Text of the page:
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Grant v. Harris

United States District Court, D. Delaware

June 14, 2019

WILLIAM LEE GRANT, II, Plaintiff,
v.
GREGORY K. HARRIS and JOINT CHIEFS OF STAFF, Defendants.

          William Lee Grant, II, Springfield, Illinois. Pro Se Plaintiff.

          MEMORANDUM OPINION

          ANDREWS, U.S. DISTRICT JUDGE

         Plaintiff William Lee Grant, II proceeds pro se and has been granted leave to proceed in forma pauperis. This action was commenced on April 26, 2019. (D.I. 2). The Court proceeds to review and screen the Complaint pursuant to 28 U.S.C. § 1915(e)(2)(B).

         BACKGROUND

         Plaintiff alleges that Defendant Joint Chiefs of Staff created him (i.e., Plaintiff) in the basement of the Pentagon in 1990 to be "The Judge" as to whether the Vietnam War constituted war crimes. He alleges that Defendant Gregory K. Harris left the Pentagon in the early 1990's to surveil him by bribing Plaintiffs family, and his peers, teachers, co-workers, and supervisors to report his words and actions to Harris. Plaintiff also complains that he was retaliated against for filing a civil rights action in 2012, and he was forced to spend seven years as a homosexual. These are just a few, of the over eighty, disjointed and fantastical allegations raised in the Complaint. Plaintiff seeks $99 trillion in compensatory damages.

         LEGAL STANDARDS

         A federal court may properly dismiss an action sua sponte under the screening provisions of 28 U.S.C. § 1915(e)(2)(B) if "the action is frivolous or malicious, fails to state a claim upon which relief may be granted, or seeks monetary relief from a defendant who is immune from such relief." Ball v. Famiglio, 726 F.3d 448, 452 (3d Cir. 2013); see also 28 U.S.C. § 1915(e)(2) (in forma pauperis actions). The Court must accept all factual allegations in a complaint as true and take them in the light most favorable to a pro se plaintiff. Phillips v. County of Allegheny, 515 F.3d 224, 229 (3d Cir. 2008).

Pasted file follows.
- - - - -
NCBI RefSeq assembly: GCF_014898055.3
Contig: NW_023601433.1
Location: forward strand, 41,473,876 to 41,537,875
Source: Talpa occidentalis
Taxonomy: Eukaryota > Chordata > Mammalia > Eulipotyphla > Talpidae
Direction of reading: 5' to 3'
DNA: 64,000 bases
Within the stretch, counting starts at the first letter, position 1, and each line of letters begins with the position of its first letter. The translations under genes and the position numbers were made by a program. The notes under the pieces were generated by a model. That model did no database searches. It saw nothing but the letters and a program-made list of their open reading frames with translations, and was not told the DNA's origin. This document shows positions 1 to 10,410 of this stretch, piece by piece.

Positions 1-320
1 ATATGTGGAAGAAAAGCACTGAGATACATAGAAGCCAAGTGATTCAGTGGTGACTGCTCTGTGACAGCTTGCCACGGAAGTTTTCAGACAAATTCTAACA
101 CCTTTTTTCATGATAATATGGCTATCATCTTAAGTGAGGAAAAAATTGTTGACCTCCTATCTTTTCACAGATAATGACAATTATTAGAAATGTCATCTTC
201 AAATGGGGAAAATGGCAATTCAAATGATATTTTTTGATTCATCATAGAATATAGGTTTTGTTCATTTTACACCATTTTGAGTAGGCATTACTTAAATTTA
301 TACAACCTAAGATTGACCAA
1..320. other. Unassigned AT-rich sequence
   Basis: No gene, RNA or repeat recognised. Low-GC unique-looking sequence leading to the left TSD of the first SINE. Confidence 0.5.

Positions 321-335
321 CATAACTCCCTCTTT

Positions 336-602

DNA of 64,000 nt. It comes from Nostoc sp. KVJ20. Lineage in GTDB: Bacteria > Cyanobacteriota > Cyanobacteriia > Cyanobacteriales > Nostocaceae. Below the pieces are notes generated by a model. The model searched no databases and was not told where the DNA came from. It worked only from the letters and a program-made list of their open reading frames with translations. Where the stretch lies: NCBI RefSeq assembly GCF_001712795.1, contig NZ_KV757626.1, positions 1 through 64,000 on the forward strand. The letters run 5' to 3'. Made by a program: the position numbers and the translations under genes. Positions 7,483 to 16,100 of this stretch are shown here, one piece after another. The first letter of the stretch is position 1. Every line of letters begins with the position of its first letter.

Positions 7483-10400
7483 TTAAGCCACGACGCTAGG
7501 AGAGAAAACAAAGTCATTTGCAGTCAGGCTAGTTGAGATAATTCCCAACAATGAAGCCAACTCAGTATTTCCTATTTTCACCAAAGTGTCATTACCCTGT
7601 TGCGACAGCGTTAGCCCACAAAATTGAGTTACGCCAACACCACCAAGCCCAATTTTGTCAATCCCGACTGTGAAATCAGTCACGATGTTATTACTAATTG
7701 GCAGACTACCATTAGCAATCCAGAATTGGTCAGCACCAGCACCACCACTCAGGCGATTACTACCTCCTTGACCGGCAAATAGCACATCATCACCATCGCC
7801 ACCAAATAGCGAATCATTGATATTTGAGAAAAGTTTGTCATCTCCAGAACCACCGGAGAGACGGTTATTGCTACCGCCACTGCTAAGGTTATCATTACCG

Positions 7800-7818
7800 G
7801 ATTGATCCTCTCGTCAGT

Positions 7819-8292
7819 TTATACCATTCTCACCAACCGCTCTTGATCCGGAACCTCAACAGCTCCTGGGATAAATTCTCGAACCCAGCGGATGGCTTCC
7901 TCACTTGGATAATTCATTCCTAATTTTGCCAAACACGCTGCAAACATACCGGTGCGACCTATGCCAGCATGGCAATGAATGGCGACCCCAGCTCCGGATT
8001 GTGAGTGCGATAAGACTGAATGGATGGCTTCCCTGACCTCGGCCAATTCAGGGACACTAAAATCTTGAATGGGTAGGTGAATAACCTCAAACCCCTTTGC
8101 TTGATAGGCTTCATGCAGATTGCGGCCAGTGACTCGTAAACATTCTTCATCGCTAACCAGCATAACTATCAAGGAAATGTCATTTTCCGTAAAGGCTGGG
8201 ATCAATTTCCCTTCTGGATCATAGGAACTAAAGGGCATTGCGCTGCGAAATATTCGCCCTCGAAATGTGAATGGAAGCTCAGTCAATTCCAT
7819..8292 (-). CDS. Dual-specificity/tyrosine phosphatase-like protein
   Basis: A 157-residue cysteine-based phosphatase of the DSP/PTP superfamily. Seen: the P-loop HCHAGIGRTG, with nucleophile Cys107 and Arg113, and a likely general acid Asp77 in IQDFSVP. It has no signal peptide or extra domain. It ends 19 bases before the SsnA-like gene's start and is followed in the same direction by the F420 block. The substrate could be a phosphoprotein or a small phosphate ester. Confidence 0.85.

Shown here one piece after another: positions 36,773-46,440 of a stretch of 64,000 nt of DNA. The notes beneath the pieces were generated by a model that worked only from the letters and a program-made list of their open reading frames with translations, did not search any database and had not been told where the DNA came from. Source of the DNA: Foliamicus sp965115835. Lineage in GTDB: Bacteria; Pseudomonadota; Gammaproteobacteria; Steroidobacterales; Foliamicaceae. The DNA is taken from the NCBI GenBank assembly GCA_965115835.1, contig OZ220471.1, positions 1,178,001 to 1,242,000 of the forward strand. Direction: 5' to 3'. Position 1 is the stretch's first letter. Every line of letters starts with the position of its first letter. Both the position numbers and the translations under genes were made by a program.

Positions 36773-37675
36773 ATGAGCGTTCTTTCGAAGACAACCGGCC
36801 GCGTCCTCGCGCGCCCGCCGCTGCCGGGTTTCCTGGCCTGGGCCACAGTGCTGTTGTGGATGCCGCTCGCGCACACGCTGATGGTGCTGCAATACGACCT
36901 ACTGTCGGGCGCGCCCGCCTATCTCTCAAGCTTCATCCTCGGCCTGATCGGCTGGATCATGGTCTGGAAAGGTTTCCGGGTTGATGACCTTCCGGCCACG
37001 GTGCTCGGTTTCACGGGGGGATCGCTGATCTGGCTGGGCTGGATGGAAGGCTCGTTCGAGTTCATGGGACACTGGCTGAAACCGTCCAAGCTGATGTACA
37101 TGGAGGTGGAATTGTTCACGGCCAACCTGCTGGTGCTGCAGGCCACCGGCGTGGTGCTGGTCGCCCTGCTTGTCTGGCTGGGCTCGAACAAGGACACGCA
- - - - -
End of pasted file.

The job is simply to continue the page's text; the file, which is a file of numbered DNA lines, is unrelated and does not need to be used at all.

An action is frivolous if it "lacks an arguable basis either in law or in fact." Neitzke v. Williams, 490 U.S. 319, 325 (1989). Under 28 U.S.C. § 1915(e)(2)(B)(i), a court may dismiss a complaint as frivolous if it is "based on an indisputably meritless legal theory" or a "clearly baseless" or "fantastic or delusional" factual scenario. Neitzke, 490 U.S. at 327-28; Wilson v. Rackmill, 878 F.2d 772, 774 (3d Cir. 1989).

         The legal standard for dismissing a complaint for failure to state a claim pursuant to § 1915(e)(2)(B)(ii) is identical to the legal standard used when ruling on Rule 12(b)(6) motions. Tourscherv. McCullough, 184 F.3d 236, 240 (3d Cir. 1999) (applying Fed.R.Civ.P. 12(b)(6) standard to dismissal for failure to state a claim under § 1915(e)(2)(B)). However, before dismissing a complaint or claims for failure to state a claim upon which relief may be granted pursuant to the screening provisions of 28 U.S.C. § 1915, the Court must grant Plaintiff leave to amend his complaint unless amendment would be inequitable or futile. See Grayson v. Mayview State Hosp., 293 F.3d 103, 114 (3d Cir. 2002).